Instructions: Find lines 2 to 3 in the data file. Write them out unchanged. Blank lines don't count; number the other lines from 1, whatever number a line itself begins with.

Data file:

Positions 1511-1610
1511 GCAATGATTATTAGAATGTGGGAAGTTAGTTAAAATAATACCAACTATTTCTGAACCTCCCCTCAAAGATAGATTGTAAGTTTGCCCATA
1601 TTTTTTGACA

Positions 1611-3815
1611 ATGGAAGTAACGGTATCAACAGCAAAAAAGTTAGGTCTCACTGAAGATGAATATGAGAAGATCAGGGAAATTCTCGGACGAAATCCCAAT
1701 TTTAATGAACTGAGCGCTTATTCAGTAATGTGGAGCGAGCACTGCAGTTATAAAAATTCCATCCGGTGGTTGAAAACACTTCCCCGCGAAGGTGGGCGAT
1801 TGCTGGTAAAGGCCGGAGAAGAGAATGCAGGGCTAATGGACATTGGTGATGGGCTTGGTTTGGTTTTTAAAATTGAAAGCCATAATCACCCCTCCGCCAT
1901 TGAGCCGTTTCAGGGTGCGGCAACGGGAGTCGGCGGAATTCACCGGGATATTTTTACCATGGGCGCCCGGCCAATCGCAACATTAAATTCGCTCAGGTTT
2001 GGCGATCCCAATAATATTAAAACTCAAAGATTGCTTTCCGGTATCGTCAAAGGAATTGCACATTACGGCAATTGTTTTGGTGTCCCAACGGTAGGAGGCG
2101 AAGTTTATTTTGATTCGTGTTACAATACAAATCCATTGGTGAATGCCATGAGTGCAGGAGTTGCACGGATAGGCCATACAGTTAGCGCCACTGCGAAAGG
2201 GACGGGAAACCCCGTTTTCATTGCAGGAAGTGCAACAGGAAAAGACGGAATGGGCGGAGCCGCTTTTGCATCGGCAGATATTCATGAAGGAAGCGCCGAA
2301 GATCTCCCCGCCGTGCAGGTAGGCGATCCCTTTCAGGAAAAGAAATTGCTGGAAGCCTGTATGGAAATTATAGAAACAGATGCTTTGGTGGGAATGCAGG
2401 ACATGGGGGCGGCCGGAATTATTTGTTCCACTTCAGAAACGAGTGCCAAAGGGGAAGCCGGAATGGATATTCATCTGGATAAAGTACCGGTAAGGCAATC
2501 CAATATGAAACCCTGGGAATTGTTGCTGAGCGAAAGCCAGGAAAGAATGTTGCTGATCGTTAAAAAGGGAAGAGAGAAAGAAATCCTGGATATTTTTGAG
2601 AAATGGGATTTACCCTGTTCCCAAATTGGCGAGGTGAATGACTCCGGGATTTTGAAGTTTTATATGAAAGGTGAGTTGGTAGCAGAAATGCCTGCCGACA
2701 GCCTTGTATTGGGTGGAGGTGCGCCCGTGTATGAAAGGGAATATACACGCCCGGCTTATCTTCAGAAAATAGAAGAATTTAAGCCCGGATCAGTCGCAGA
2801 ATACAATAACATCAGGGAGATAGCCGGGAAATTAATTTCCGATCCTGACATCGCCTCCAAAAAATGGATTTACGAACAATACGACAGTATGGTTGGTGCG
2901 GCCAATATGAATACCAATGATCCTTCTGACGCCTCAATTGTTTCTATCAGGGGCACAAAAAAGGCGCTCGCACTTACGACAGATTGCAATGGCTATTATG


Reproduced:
1511 GCAATGATTATTAGAATGTGGGAAGTTAGTTAAAATAATACCAACTATTTCTGAACCTCCCCTCAAAGATAGATTGTAAGTTTGCCCATA
1601 TTTTTTGACA